I'd like to see this as independent of the mapred core as is possible, in order to support things like HADOOP-452. In particular, the DistributedCache class should probably move to a separate package (filecache)?, and as much of the functionality as is possible should be put in that package. The TaskTracker and JobTracker should become clients of this facility.

          Utilities to store a set of files to cache in a Configuration should arguably move to the new package as well. There's a temptation to overload JobConf that we need to resist. So I'd rather see these as static methods like DistributedCache.addFile(Configuration, URI).

          Show
          Doug Cutting added a comment - The documentation of the primary user API should fully describe the format of the parameters, e.g., that these are strings representing URIs. This would be simpler if the API used a type other than String. We need an addCacheFile() method before we need a setCacheFiles() method, not the other way around. I'd like to see this as independent of the mapred core as is possible, in order to support things like HADOOP-452 . In particular, the DistributedCache class should probably move to a separate package (filecache)?, and as much of the functionality as is possible should be put in that package. The TaskTracker and JobTracker should become clients of this facility. Utilities to store a set of files to cache in a Configuration should arguably move to the new package as well. There's a temptation to overload JobConf that we need to resist. So I'd rather see these as static methods like DistributedCache.addFile(Configuration, URI).
          Hide
          Mahadev konar added a comment -

          ok, this is what I plan to do. Doug, please comment if you are ok with this –

          1) DistributedCache class will be seperate package - org.apache.hadoop.filecache;

          2) To make it idependent of mapreduce –
          DistributedCache will have methods –
          Path localizeCacheArchives(URI of archive to localize, conf)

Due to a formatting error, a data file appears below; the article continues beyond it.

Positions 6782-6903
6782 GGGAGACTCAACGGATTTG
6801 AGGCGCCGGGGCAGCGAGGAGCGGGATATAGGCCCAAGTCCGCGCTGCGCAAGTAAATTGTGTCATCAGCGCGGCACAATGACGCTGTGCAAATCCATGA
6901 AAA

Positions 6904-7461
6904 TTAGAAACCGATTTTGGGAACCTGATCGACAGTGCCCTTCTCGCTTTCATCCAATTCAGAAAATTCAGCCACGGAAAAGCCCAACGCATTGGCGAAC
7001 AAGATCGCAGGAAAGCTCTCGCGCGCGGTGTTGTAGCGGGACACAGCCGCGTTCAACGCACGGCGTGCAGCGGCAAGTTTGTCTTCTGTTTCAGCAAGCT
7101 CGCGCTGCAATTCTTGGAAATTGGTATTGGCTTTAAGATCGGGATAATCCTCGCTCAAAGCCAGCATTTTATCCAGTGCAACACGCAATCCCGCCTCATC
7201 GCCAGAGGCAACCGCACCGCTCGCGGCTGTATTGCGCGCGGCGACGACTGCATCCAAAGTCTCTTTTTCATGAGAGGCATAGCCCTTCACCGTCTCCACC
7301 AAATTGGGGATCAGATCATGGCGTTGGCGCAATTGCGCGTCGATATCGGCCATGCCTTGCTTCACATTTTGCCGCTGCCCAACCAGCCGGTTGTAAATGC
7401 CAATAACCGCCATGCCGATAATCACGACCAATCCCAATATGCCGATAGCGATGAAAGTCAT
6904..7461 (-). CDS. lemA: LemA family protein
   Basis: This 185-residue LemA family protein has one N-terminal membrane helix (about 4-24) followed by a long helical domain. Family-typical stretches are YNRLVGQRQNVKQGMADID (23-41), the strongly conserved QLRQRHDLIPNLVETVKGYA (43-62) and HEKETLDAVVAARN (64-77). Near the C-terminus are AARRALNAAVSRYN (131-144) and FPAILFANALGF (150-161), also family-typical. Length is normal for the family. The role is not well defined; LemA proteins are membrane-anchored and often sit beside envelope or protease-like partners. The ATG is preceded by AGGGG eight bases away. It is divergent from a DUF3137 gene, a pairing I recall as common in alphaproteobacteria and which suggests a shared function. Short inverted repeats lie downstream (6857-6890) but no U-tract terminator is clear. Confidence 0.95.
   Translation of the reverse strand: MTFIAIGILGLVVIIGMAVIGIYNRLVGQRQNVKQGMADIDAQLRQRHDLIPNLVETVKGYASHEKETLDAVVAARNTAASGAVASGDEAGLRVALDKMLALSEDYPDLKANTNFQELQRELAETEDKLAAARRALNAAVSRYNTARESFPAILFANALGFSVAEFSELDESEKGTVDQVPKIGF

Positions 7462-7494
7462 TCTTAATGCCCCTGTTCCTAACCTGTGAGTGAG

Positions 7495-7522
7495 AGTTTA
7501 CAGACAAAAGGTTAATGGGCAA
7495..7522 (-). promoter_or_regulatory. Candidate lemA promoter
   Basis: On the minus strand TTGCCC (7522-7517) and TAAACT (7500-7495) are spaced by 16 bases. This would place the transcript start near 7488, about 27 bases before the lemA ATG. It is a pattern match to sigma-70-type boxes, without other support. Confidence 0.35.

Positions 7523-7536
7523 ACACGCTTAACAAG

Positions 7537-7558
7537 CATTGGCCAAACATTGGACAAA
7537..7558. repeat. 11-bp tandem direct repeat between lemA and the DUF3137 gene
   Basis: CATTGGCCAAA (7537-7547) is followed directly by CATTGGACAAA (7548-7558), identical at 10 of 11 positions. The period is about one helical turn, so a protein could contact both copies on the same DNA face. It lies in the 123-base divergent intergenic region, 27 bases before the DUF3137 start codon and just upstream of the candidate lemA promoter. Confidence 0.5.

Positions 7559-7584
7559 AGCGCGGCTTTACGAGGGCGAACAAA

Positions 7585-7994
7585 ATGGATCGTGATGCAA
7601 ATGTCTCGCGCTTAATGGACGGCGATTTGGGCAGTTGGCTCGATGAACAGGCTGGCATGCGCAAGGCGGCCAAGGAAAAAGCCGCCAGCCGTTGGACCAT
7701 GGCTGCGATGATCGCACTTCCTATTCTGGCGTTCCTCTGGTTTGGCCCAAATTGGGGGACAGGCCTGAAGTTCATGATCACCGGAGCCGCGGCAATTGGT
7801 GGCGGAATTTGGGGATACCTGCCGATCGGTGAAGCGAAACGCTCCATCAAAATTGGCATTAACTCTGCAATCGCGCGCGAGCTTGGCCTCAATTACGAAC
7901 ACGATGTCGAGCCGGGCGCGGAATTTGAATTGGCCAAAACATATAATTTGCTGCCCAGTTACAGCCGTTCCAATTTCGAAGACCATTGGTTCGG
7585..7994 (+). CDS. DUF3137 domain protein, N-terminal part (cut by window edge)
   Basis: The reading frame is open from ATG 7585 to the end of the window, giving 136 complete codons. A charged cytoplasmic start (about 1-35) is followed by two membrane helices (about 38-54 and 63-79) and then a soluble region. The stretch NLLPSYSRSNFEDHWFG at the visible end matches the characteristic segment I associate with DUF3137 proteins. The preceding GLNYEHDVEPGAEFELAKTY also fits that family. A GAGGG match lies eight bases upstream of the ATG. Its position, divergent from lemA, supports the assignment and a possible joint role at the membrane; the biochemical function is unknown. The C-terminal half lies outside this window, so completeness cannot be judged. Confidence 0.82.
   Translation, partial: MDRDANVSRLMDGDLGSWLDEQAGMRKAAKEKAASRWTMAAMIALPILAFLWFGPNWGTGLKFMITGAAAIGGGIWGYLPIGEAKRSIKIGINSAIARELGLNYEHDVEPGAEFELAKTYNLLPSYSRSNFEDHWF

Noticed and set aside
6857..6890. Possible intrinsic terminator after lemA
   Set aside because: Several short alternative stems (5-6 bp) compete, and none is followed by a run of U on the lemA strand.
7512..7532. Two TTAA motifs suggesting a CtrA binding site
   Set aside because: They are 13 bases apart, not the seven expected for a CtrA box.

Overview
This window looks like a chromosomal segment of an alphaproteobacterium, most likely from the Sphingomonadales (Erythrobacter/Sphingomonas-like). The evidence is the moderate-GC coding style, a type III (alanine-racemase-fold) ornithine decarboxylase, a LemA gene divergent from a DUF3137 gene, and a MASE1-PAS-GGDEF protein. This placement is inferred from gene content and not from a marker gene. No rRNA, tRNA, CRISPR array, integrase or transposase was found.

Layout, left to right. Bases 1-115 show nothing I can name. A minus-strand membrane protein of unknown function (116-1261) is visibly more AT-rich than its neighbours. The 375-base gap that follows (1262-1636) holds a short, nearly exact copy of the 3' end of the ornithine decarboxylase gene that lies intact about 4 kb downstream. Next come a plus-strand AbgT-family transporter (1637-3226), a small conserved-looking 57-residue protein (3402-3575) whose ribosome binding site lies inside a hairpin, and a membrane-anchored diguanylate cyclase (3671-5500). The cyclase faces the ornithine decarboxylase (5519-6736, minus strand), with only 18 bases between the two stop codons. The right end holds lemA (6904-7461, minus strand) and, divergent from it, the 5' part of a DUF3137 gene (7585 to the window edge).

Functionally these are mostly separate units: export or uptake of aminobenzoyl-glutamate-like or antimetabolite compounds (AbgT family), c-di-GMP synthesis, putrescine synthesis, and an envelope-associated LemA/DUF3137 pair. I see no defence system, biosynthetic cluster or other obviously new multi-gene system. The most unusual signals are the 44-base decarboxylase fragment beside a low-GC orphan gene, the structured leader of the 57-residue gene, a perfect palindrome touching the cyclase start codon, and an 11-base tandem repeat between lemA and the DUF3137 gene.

– this will return the Path of the localized archive directory
          Path localizeCacheFiles(URI of file to localize, conf)
          – this will return the Path of the localized file

          The difference between these two methods being that localizeCacheArchives automatically unarchives a zip/jar file while localizeCacheFiles just copies the file locally.

          3) DistributedCache maintains a list of localized files/caches so as to copy only once.

          4) The TaskRunner is client of DistributedCache asking to cache files locally.

          5) JobConf does not have any api's related to setCache/addCache. These will be seperate static methods in DistributedCache to setCaches/files in jobconf. The getCaches can also be impelmented as a static method in DistributedCache.

          Comments?

          Show
          Mahadev konar added a comment - ok, this is what I plan to do. Doug, please comment if you are ok with this – 1) DistributedCache class will be seperate package - org.apache.hadoop.filecache; 2) To make it idependent of mapreduce – DistributedCache will have methods – Path localizeCacheArchives(URI of archive to localize, conf) – this will return the Path of the localized archive directory Path localizeCacheFiles(URI of file to localize, conf) – this will return the Path of the localized file The difference between these two methods being that localizeCacheArchives automatically unarchives a zip/jar file while localizeCacheFiles just copies the file locally. 3) DistributedCache maintains a list of localized files/caches so as to copy only once. 4) The TaskRunner is client of DistributedCache asking to cache files locally. 5) JobConf does not have any api's related to setCache/addCache. These will be seperate static methods in DistributedCache to setCaches/files in jobconf. The getCaches can also be impelmented as a static method in DistributedCache. Comments?